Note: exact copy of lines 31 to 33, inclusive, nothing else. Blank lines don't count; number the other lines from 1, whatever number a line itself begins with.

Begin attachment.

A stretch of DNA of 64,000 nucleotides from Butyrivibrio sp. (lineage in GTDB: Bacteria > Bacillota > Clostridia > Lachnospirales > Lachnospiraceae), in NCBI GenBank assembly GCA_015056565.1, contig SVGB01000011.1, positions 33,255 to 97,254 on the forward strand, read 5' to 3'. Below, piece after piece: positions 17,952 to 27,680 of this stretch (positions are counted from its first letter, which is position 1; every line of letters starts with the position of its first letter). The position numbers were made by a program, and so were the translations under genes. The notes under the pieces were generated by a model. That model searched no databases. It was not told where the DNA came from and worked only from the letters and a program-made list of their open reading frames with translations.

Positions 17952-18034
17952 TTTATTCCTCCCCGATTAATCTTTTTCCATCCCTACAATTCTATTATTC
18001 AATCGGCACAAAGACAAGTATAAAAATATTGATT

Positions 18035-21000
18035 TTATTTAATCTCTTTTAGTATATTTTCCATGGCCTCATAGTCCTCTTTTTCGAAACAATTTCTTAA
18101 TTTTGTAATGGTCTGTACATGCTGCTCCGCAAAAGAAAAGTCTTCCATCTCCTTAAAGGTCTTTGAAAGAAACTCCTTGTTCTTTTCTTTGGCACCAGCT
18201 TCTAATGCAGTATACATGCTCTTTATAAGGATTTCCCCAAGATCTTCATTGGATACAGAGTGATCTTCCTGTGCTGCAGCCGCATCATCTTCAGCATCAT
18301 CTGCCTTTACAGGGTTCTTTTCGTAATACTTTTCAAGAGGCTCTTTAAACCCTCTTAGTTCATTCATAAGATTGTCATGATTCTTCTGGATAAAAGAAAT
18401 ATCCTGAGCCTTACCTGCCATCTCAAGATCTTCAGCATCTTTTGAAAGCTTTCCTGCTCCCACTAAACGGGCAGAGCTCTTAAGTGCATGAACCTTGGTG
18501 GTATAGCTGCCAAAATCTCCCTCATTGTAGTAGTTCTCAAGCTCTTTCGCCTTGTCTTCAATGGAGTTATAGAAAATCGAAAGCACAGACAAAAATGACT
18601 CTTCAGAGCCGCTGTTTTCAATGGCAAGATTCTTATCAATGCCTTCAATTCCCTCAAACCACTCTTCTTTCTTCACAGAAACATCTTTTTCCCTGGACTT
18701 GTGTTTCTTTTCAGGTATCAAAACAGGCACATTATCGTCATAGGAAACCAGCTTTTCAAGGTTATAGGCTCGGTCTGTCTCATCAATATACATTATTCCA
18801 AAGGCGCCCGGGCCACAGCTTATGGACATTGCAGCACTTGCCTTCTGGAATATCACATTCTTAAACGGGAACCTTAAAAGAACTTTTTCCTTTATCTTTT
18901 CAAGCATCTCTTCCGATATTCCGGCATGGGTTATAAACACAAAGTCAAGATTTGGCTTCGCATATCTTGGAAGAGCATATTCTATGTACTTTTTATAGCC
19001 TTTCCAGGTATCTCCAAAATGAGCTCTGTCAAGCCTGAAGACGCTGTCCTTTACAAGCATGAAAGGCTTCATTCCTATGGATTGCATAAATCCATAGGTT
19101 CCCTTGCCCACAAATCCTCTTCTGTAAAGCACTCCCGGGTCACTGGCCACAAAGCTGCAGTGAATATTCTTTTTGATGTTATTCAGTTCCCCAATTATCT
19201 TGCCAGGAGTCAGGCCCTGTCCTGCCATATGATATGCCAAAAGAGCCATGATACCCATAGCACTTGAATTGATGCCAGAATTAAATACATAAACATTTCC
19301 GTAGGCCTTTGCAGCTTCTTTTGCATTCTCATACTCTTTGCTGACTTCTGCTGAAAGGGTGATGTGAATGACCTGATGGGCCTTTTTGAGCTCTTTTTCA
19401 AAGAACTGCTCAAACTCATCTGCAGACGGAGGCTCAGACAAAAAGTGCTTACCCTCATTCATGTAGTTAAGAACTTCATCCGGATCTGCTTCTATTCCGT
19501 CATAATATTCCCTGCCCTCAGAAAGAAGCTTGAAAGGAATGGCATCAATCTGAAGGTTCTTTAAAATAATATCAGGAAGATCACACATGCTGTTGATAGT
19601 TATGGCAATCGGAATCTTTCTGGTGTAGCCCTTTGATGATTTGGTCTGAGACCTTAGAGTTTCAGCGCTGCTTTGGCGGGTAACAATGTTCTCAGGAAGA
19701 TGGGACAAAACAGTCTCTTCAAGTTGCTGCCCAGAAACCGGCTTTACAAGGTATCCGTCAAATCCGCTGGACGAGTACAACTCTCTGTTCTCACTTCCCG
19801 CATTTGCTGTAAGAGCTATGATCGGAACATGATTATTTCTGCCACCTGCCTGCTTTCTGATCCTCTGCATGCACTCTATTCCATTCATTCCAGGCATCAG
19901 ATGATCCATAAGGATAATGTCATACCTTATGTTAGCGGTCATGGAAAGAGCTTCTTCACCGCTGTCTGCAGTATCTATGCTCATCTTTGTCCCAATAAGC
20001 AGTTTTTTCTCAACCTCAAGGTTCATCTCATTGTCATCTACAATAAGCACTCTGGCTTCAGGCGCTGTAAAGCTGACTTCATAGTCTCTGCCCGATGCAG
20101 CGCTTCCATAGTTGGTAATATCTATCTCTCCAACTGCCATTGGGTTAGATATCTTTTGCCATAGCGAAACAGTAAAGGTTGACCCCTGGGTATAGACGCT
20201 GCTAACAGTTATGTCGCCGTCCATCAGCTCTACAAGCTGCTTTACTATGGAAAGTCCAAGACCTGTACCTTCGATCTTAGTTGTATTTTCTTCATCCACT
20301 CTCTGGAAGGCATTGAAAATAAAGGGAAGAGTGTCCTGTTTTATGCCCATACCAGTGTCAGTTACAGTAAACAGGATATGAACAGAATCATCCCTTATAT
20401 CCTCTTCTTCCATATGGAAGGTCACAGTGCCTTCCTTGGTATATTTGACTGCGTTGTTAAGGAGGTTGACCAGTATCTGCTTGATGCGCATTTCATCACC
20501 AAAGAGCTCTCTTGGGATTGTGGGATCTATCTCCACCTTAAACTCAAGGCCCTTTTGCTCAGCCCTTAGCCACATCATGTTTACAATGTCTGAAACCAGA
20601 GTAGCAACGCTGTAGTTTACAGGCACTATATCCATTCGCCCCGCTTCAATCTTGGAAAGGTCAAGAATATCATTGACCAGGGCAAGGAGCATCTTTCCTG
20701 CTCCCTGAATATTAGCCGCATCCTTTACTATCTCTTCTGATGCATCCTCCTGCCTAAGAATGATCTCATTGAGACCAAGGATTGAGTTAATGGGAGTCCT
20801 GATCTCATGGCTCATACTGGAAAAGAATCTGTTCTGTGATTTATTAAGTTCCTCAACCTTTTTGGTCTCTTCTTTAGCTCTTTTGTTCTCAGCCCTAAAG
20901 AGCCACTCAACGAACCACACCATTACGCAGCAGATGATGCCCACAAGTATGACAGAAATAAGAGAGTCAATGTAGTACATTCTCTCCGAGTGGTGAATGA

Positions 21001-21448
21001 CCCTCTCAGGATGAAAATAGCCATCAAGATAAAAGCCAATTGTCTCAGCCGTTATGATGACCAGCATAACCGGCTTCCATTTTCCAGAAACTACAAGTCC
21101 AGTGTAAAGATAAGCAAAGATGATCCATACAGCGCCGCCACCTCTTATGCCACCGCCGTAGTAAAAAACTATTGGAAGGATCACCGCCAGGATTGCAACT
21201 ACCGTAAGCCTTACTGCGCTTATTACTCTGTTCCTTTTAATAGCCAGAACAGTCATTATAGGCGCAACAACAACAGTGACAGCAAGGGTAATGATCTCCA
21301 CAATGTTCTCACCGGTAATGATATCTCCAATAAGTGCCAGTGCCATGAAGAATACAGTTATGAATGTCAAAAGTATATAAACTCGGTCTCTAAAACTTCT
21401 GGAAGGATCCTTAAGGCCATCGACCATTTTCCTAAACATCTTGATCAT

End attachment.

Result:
20501 AAAGAGCTCTCTTGGGATTGTGGGATCTATCTCCACCTTAAACTCAAGGCCCTTTTGCTCAGCCCTTAGCCACATCATGTTTACAATGTCTGAAACCAGA
20601 GTAGCAACGCTGTAGTTTACAGGCACTATATCCATTCGCCCCGCTTCAATCTTGGAAAGGTCAAGAATATCATTGACCAGGGCAAGGAGCATCTTTCCTG
20701 CTCCCTGAATATTAGCCGCATCCTTTACTATCTCTTCTGATGCATCCTCCTGCCTAAGAATGATCTCATTGAGACCAAGGATTGAGTTAATGGGAGTCCT